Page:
Note that uu.txt isn’t a webpage. Indeed, this file surely had a presence online, and on the internet, before it was on the web even though we tend to make those terms synonymous today. Internal references to mailing lists, anonymous FTP (file transfer protocol), bulletin boards, mailing lists and technologies of the same vintage — and the fact the file isn’t in HTML — make me think it had been around for ages, but that this was the end of the line.

But what a handy resource! Drawn together in a single file (large by the standards then; hardly a blip now) see have a window into the program of the UUA and affiliated bodies in the late 1990s. So not ancient history; I was either in my last year of seminary or a new graduate when this file was last touched, and already making my first proper web pages.

What does this file say today? First, it reminds me of the all-in-one manuals Universalists published in the nineteenth century, but more about them later. It also reminds me that you can create effective tools in resource-constrained environments. Did you notice how quickly it loaded? That’ll lead me to low-resource online worship, which I hope to pick up after I get a handle on my March 5 sermon.

Why deacons and baptism?

My interest in deacons and baptism in Universalist churches isn’t arbitrary, and it’s not about the past. It’s about the future.

I figure the remaining Universalist Christians within the UUA are going to have to rely on each other and the ecumenical church more in the future, or perish. Those “new Universalists” who gather into distinct churches might want to know what makes “denominational Universalism” cohesive and distinct. So, where do we stand? Where have we stood? Do you have a good answer to that? I don’t.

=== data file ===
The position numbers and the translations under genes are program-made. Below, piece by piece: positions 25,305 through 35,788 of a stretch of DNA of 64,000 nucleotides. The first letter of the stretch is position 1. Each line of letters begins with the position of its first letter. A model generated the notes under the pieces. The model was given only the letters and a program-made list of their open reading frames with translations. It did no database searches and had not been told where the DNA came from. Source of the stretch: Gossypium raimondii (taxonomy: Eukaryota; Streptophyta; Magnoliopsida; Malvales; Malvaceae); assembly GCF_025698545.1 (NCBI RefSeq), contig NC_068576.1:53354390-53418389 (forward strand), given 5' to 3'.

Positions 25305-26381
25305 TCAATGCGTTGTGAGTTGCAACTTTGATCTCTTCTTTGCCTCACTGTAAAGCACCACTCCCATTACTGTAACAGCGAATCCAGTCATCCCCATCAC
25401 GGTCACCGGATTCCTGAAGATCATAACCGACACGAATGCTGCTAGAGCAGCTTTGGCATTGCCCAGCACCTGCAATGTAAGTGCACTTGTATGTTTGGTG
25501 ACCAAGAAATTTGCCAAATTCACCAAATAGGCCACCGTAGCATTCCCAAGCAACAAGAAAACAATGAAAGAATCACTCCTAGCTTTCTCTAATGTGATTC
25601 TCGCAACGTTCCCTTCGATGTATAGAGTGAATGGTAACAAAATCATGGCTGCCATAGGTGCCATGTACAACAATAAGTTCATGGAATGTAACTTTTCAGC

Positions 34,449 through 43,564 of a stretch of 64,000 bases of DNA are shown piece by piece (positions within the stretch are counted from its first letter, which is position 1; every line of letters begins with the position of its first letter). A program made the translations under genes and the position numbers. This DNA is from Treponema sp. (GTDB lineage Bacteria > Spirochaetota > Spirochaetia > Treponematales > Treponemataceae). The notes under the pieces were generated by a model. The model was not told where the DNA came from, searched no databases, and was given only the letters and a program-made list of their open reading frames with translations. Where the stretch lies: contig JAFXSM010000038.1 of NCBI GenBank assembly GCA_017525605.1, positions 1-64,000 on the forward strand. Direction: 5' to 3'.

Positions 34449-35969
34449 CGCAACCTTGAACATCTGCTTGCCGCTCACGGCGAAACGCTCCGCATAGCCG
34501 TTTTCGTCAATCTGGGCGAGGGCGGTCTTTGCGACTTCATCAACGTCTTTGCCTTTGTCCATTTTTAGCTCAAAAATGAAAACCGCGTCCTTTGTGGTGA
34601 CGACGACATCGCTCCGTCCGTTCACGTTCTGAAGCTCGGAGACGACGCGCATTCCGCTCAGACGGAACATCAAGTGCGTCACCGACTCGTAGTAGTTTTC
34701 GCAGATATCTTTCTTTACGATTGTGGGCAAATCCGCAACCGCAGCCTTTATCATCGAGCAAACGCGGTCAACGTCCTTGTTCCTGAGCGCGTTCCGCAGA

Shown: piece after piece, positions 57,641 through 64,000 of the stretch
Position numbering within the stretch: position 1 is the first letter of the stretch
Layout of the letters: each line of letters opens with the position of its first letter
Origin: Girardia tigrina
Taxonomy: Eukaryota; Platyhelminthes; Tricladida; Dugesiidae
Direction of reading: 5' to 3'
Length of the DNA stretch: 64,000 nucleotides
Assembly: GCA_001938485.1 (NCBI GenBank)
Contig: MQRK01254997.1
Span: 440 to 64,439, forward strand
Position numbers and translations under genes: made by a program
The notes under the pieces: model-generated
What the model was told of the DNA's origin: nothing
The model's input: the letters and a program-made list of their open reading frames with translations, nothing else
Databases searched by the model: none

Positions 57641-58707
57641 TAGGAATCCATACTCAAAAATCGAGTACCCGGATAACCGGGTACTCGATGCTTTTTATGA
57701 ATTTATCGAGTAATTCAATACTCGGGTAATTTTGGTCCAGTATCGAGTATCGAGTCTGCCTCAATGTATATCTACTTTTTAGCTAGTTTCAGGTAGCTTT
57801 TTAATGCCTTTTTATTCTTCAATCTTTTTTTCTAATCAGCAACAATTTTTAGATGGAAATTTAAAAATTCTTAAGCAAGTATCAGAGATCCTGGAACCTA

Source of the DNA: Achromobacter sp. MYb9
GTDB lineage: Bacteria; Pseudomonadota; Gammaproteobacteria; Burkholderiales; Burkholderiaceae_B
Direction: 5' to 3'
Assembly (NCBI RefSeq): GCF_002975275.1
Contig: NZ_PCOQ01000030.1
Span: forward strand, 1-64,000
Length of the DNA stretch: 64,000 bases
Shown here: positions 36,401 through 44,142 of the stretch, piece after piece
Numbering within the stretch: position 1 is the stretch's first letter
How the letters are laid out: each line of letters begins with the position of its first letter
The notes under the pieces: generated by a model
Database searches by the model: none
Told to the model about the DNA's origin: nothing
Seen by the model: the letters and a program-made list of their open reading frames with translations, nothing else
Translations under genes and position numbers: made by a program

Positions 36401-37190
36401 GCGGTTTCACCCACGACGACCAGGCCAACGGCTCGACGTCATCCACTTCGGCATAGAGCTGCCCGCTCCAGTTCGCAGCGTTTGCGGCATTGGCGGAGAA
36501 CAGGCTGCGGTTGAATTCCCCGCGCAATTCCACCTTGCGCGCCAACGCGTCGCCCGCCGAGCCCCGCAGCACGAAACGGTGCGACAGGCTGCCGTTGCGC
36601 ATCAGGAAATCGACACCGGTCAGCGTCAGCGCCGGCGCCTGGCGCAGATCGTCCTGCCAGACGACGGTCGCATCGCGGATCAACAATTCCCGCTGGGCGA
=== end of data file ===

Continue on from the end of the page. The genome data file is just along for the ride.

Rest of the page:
What I think Universalists had was a churchly culture to rely on when there were gaps, and a culture of tolerance (or indifference) where there were conflicts. We no longer have the one, and the other leaves you gasping when you ask, “what do you believe in?” (I don’t think Unitarian Universalists of any stripe deal with this in a convincing way, and this might contribute to its self-isolation and sectarianism.) I’m finding bits and pieces that glint in a fast moving, occasionally murky, stream.

I felt a sense of historical and theological isolation keenly when I was in seminary, in a class which studied the landmark 1982 document Baptism, Eucharist and Ministry. We students were expected to bring our denominational response to it to class and reflect on it. The Baptist students and I commiserated — and scrambled for a make-do. I ended up using the response (Archive.org) of the Remonstrant Brotherhood (site in Dutch), which was the closest “relative” that made one.